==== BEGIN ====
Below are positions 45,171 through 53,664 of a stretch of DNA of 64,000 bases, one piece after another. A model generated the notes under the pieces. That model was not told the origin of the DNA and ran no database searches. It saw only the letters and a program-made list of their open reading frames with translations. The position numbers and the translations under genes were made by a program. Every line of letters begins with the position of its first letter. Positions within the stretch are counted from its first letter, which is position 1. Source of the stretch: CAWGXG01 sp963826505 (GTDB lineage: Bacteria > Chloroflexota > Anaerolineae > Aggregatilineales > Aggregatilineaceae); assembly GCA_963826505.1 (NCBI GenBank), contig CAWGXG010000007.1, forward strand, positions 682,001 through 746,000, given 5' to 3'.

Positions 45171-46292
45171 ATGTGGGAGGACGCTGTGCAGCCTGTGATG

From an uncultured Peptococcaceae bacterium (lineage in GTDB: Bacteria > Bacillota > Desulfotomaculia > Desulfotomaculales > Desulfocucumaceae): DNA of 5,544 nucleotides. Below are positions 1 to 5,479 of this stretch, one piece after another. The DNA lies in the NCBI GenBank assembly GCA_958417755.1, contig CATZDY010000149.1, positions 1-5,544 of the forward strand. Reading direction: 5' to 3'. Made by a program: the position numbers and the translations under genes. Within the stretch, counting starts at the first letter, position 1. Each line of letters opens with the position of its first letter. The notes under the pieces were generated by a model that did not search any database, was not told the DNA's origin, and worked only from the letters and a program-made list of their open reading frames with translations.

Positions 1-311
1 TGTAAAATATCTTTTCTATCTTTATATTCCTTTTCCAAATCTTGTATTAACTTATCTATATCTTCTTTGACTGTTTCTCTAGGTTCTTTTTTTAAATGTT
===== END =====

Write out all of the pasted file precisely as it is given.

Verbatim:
Below are positions 45,171 through 53,664 of a stretch of DNA of 64,000 bases, one piece after another. A model generated the notes under the pieces. That model was not told the origin of the DNA and ran no database searches. It saw only the letters and a program-made list of their open reading frames with translations. The position numbers and the translations under genes were made by a program. Every line of letters begins with the position of its first letter. Positions within the stretch are counted from its first letter, which is position 1. Source of the stretch: CAWGXG01 sp963826505 (GTDB lineage: Bacteria > Chloroflexota > Anaerolineae > Aggregatilineales > Aggregatilineaceae); assembly GCA_963826505.1 (NCBI GenBank), contig CAWGXG010000007.1, forward strand, positions 682,001 through 746,000, given 5' to 3'.

Positions 45171-46292
45171 ATGTGGGAGGACGCTGTGCAGCCTGTGATG

From an uncultured Peptococcaceae bacterium (lineage in GTDB: Bacteria > Bacillota > Desulfotomaculia > Desulfotomaculales > Desulfocucumaceae): DNA of 5,544 nucleotides. Below are positions 1 to 5,479 of this stretch, one piece after another. The DNA lies in the NCBI GenBank assembly GCA_958417755.1, contig CATZDY010000149.1, positions 1-5,544 of the forward strand. Reading direction: 5' to 3'. Made by a program: the position numbers and the translations under genes. Within the stretch, counting starts at the first letter, position 1. Each line of letters opens with the position of its first letter. The notes under the pieces were generated by a model that did not search any database, was not told the DNA's origin, and worked only from the letters and a program-made list of their open reading frames with translations.

Positions 1-311
1 TGTAAAATATCTTTTCTATCTTTATATTCCTTTTCCAAATCTTGTATTAACTTATCTATATCTTCTTTGACTGTTTCTCTAGGTTCTTTTTTTAAATGTT